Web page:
Table 2. Physicochemical Properties of Liquid Residues from Different Materials

After the five materials were treated with SCW hydrolysis, the concentrations of water-soluble organic carbon (WSOC), total nitrogen (TN), amino acid nitrogen (AA-N), total phosphorus (TP), and total potassium (TK) in the aqueous phases were analyzed (Table 2). The density of each collected liquid residue was higher than that of water, indicating that soluble components were extracted from the feedstock into the liquid phase by hydrothermal treatment. The aqueous phase solutions produced from corn stalks, peanut shells, and de-oiled peanut meal were acidic. Organic acids may have been released by the thermal reaction; during the hydrothermal process, cellulose, glucose, soluble protein, and amino acids are degraded to low molecular weight carboxylic acids (Quitain et al. 2002). Those acids include acetic acid, formic acid, propionic acid, succinic acid, lactic acid, etc., and their dissociation constants (pKa) are between 2.0 and 5.0. The liquid residue from chicken manure and sewage sludge was neutral, which could be due to their low organic matter content, or the high ash content could buffer the material during the hydrothermal process.

As presented in Fig. 2, the liquid sample obtained from de-oiled peanut meal was rich in organic carbon, nitrogen, amino acids, and phosphorus; the corresponding extraction rates for organic carbon, nitrogen, phosphorus and potassium were higher than 50% (ca 50.1, 53.3, 75.6 and 74.7%, respectively). Furthermore, the extraction efficiency of total primary nutrients, including total nitrogen, P2O5, and K2O, was 60.2%. These results were attributed to the high content of carbohydrates, proteins and crude fats in the raw materials (Yadav et al. 2012). The total amino acid nitrogen (AA-N) in the liquid residues was as high as 1.56 mg/L for the de-oiled peanut meal, indicating that about 89 mg of amino acids was extracted per gram of dried de-oiled peanut meal. When de-oiled rice bran and de-oiled soybean were treated by SCW hydrolysis, the highest amino acid yield was 9.59 mg/g for de-oiled rice bran treated at 200 °C for 30 min and 20.67 mg/g for de-oiled rice bran treated at 210 °C for 30 min (Watchararuji et al. 2008). Taken together with these results, de-oiled peanut meal was chosen as the most suitable feedstock for a high yield of amino acids.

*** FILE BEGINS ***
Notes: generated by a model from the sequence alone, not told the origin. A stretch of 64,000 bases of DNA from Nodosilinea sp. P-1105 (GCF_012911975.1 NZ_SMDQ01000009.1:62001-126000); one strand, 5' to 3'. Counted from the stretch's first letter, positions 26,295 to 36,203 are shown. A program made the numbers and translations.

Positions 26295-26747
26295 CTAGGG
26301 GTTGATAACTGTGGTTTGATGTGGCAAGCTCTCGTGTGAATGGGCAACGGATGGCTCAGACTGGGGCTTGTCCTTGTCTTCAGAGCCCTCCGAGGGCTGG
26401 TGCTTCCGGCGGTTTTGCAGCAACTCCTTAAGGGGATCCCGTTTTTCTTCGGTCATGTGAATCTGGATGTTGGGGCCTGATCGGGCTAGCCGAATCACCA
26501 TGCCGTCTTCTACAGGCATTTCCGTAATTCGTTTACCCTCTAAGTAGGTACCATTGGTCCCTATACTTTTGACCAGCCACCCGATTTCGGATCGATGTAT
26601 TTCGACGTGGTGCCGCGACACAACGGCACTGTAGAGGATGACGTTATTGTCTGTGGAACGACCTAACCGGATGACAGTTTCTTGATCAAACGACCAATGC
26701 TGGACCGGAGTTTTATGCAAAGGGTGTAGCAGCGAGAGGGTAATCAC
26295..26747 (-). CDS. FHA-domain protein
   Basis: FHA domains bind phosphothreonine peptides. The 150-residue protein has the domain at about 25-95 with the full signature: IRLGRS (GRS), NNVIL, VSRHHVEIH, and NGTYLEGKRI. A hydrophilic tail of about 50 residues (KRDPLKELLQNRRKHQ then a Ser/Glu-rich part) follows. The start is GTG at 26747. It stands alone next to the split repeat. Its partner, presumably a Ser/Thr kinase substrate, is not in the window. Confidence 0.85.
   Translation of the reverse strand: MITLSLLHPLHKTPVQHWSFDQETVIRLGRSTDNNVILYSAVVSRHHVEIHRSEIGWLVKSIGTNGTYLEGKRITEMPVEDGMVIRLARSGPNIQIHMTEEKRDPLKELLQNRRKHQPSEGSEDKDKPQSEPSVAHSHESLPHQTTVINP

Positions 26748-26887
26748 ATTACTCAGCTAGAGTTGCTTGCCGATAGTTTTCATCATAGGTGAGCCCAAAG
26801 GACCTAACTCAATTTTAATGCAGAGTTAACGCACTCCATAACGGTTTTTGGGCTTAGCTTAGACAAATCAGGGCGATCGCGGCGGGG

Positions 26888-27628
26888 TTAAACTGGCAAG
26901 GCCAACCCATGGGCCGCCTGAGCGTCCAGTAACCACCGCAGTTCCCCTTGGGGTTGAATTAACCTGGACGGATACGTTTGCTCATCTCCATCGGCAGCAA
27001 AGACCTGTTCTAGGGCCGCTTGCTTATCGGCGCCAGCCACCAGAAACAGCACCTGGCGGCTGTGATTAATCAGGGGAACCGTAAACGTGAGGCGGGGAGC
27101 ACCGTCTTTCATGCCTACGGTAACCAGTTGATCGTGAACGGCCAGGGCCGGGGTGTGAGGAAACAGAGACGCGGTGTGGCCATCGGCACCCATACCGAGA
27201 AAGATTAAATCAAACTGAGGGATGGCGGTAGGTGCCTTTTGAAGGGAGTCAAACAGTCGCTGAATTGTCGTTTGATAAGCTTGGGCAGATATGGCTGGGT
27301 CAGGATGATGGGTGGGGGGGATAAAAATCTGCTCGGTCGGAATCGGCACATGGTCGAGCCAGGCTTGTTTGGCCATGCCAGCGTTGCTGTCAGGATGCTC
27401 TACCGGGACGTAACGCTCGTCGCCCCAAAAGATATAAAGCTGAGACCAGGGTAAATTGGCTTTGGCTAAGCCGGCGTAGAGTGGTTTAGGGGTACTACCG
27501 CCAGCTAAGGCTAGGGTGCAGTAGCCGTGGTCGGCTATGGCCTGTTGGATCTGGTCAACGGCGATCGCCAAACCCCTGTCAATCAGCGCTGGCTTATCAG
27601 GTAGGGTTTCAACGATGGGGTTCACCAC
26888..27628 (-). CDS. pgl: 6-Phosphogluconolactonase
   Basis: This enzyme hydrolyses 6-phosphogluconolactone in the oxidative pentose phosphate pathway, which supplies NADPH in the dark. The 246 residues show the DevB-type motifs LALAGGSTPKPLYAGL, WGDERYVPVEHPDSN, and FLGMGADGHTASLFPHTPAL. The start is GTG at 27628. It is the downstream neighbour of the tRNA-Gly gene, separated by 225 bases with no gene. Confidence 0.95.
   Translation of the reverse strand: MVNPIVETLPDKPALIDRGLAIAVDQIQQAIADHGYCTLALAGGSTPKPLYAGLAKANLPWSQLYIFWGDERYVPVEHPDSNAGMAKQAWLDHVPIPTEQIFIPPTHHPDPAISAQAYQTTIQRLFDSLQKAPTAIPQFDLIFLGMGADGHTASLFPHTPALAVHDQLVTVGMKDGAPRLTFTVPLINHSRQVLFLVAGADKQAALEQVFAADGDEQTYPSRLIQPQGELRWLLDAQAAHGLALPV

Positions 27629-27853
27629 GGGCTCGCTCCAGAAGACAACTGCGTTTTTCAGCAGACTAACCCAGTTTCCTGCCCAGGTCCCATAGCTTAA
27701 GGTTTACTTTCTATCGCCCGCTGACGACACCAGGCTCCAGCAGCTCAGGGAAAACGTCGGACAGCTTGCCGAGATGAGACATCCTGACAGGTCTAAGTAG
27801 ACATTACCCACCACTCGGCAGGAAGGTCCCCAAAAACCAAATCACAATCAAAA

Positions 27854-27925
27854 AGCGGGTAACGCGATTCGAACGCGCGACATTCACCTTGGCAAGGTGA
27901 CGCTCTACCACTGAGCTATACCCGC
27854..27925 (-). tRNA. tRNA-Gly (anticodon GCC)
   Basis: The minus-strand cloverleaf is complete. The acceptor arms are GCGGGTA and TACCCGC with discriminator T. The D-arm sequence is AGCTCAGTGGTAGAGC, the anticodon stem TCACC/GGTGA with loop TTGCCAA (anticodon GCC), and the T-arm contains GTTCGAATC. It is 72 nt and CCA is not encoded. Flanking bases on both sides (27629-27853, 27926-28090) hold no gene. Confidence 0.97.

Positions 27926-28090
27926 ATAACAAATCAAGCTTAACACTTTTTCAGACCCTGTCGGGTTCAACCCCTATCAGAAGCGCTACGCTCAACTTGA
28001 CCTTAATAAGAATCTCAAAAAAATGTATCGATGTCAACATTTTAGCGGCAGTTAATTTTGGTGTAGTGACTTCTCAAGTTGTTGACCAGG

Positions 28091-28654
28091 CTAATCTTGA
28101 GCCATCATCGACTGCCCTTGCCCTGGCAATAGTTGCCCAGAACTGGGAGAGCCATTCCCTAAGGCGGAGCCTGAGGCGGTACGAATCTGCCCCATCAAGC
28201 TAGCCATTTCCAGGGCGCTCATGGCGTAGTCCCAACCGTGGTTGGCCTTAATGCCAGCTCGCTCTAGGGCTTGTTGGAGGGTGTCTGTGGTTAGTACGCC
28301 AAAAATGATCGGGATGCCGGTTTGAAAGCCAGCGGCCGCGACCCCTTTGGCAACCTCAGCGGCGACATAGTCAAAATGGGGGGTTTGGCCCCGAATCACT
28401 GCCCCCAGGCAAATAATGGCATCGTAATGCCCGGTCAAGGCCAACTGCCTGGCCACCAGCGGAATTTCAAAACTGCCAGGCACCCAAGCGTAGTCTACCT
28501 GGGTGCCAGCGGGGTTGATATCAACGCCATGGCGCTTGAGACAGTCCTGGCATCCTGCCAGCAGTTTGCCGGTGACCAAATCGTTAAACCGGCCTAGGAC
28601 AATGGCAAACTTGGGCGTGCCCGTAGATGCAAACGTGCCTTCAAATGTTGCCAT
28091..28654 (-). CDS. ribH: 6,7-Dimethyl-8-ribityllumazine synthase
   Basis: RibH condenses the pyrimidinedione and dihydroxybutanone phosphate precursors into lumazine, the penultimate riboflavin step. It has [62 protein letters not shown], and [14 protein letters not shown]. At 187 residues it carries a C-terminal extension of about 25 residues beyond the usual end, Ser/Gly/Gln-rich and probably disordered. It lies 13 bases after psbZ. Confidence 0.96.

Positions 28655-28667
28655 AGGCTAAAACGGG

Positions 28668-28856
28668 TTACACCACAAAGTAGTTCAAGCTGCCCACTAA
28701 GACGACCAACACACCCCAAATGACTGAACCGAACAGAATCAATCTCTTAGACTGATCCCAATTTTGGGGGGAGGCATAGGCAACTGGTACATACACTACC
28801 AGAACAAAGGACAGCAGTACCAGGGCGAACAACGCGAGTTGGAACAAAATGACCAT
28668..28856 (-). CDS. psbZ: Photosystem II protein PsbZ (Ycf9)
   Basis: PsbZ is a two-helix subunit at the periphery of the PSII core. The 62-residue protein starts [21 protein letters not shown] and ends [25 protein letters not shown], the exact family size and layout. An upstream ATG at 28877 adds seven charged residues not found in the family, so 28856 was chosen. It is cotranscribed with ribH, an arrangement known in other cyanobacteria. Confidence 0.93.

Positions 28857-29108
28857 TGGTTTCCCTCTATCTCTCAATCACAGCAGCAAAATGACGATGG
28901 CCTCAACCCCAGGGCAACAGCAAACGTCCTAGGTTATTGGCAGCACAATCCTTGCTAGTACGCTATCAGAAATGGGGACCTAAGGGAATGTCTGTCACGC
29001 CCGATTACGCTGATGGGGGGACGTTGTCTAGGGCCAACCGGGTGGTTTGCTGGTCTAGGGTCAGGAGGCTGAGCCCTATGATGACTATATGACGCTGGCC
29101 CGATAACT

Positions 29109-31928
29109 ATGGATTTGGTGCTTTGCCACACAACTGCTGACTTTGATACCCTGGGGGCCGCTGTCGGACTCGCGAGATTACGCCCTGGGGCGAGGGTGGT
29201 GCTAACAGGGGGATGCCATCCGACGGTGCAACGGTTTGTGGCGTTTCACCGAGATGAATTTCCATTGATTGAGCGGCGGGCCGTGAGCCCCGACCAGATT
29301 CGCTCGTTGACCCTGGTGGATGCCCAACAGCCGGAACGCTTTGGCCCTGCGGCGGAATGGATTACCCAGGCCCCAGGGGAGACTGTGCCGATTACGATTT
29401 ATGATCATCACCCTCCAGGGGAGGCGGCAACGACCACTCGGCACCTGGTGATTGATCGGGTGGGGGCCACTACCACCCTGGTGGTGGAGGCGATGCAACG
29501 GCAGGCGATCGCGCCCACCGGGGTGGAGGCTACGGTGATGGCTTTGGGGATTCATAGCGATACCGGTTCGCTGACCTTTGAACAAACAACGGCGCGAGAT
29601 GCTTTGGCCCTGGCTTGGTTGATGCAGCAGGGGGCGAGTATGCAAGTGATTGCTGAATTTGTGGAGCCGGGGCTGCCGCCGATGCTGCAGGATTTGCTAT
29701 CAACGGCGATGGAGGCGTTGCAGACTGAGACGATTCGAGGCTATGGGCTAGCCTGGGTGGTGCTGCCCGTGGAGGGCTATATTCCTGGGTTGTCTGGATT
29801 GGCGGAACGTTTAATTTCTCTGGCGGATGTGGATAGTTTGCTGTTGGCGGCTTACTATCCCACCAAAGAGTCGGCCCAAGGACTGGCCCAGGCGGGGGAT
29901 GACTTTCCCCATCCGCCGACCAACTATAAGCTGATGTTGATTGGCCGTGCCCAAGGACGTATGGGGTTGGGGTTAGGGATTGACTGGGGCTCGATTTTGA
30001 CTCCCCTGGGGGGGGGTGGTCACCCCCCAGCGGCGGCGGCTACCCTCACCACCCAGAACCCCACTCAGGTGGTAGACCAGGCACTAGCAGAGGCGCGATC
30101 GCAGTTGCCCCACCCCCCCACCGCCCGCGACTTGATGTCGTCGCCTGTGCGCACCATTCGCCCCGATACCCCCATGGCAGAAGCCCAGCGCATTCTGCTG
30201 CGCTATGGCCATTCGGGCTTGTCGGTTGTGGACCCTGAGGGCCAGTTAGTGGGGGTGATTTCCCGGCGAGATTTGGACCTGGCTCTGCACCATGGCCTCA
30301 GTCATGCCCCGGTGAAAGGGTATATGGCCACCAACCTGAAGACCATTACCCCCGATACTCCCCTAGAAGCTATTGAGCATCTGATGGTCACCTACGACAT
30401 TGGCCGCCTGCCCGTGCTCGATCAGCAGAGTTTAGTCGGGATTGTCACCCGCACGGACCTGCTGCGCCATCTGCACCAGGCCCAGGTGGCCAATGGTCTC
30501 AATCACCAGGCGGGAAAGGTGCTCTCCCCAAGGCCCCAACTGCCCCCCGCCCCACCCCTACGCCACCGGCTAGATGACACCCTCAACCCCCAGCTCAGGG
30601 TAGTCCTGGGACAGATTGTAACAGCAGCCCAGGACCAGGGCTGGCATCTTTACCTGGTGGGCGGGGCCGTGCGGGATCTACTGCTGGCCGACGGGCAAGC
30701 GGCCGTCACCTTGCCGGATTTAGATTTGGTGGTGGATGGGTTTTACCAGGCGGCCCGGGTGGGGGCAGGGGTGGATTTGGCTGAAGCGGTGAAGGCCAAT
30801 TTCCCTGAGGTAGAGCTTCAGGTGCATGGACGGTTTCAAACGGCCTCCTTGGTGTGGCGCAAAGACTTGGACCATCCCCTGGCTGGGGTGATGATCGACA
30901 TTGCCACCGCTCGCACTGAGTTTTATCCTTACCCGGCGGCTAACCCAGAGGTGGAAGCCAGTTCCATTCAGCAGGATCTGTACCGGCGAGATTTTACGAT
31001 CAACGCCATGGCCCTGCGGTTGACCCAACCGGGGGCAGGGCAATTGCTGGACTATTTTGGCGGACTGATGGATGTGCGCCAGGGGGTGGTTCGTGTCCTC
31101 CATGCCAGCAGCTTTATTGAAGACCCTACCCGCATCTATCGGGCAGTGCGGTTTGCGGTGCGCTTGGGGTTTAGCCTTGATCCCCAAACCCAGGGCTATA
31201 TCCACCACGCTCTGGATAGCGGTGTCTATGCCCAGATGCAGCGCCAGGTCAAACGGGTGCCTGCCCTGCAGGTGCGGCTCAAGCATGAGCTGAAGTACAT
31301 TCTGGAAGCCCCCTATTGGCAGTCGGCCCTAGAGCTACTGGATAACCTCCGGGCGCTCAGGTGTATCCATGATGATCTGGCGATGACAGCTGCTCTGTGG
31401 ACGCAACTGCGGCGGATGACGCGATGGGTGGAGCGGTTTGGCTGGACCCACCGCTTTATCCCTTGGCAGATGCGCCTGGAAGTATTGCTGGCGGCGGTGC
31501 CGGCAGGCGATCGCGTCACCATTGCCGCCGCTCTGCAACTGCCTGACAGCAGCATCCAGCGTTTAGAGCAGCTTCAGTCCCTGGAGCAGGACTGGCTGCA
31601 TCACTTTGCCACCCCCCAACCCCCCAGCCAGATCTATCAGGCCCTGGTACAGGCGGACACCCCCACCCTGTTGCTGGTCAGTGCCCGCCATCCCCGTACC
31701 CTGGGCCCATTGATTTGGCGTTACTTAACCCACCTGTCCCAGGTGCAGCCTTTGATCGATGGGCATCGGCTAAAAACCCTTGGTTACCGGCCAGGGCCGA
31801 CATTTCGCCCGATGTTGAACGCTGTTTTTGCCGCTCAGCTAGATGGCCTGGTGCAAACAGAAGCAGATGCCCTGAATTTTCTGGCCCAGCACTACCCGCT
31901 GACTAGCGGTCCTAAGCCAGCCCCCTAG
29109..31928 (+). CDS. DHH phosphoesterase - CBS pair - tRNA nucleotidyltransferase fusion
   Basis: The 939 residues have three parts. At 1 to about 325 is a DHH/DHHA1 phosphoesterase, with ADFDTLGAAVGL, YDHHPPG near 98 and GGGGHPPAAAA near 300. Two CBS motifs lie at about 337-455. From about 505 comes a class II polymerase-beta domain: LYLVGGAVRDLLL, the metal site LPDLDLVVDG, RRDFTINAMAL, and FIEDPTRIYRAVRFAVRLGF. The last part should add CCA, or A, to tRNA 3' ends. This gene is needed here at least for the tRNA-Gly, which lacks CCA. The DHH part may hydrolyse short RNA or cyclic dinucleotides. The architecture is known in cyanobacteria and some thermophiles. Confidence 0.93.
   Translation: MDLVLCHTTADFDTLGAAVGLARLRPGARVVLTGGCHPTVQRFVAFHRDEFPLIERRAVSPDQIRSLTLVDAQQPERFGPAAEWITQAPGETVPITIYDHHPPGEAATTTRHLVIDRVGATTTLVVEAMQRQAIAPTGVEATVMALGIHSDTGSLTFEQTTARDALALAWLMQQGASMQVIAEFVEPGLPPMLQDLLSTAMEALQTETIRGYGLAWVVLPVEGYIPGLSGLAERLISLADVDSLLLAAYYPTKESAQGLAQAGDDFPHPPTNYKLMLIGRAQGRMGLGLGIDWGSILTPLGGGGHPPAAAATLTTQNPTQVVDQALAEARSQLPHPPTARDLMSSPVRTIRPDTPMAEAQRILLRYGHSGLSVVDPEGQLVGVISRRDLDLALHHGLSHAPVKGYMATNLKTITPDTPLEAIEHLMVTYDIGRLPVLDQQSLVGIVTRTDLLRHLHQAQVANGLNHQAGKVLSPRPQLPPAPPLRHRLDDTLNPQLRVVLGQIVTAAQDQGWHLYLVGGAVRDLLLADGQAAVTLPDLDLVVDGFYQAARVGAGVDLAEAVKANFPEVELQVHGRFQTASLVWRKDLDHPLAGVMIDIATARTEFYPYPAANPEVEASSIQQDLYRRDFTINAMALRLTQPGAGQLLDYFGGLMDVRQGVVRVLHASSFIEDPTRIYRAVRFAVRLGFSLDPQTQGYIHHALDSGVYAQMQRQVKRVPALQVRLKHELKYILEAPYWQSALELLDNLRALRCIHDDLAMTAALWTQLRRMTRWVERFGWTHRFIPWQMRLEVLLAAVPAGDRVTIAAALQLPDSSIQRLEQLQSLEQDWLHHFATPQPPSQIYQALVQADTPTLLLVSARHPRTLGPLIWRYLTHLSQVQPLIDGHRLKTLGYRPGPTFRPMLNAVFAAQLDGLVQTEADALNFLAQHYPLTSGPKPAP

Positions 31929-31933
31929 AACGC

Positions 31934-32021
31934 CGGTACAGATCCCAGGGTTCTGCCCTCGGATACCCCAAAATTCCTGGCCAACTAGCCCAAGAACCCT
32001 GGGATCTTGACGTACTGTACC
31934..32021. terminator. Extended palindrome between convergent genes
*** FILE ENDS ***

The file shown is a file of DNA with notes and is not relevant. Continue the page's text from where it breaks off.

Fig. 2. Extraction of WSOC, TN, TP, TK, and total primary nutrients in liquid residue produced from SCW hydrolysis of different materials (Liquid-to-solid ratio: 10, reaction temperature: 180 ºC, retention time: 2.0 h)

Fig. 3. FTIR spectra of liquid products obtained from the hydrothermal treatment of (a) corn stalks, (b) peanut shells, (c) de-oiled peanut meal, (d) chicken manure, and (e) sewage sludge

For comparison, an extraction experiment with water at ambient temperature and pressure was conducted with the de-oiled peanut meal feedstock. The concentration of WSOC, TN, TP, and TK in the water extracts was 6.39, 2.55, 0.08, and 0.33 g/L, respectively. The total yield of primary nutrients was 18.1%, which was about 1/3 of that obtained by the SCW hydrolysis treatment. These results demonstrated that SCW hydrolysis promoted the extraction of nutrients from raw biomass. Increasing the hydrolysis temperature from 25 °C to 180 °C increases water ionization content (Kw) from 1.01 × 10-14 to 3.5 × 10-12 (Bandura and Lvov 2006). The higher concentration of hydronium and hydroxide ions in the liquid phase enhances the hydrolysis reaction.

To reveal the main components in the liquid products produced via SCW hydrothermal treatment, FTIR analysis was carried out using the corresponding freeze-dried samples (Fig. 3). Compared with the raw materials, the stronger bands around 3400 cm-1 suggested higher carbohydrate content in the hydrothermal liquid residue, while a decrease in the intensity of the bands from 3000 to 2850 cm-1 represented a lower content of aliphatic compounds. The intense overlapping bands at 1750 to 1600 cm-1 were attributed to the C=O stretch of dimers in aromatic acid salts (El-Hendawy 2006), which may have formed during the hydrothermal reaction or subsequent freeze-drying. The strong carbonate ion band at 1470 cm-1 was not observed, but all samples contained bands with maximum peaks at 1380 cm-1, which corresponded to NH4+ in inorganic compounds (Zhao et al. 2011). The peaks from 1250 to 1000 cm-1 represented the stretching of –OH bending vibration, C-O, C=O, and C-O-C stretching vibrations, suggesting that the samples were rich in polysaccharides (Gao et al. 2011).

Influence of the Experimental Conditions on the Nutrients Extraction

To maximize nutrient extraction, the most important operational variables of hydrothermal processing, including initial solution pH, reaction temperature, and retention time, and their influence on the fractionation of liquid residue were studied. Due to its relatively high extraction rate, the subsequent hydrolysis treatment experiments used de-oiled peanut meal.

Table 3. Liquid Residues Produced by SCW with Different Initial Solution pH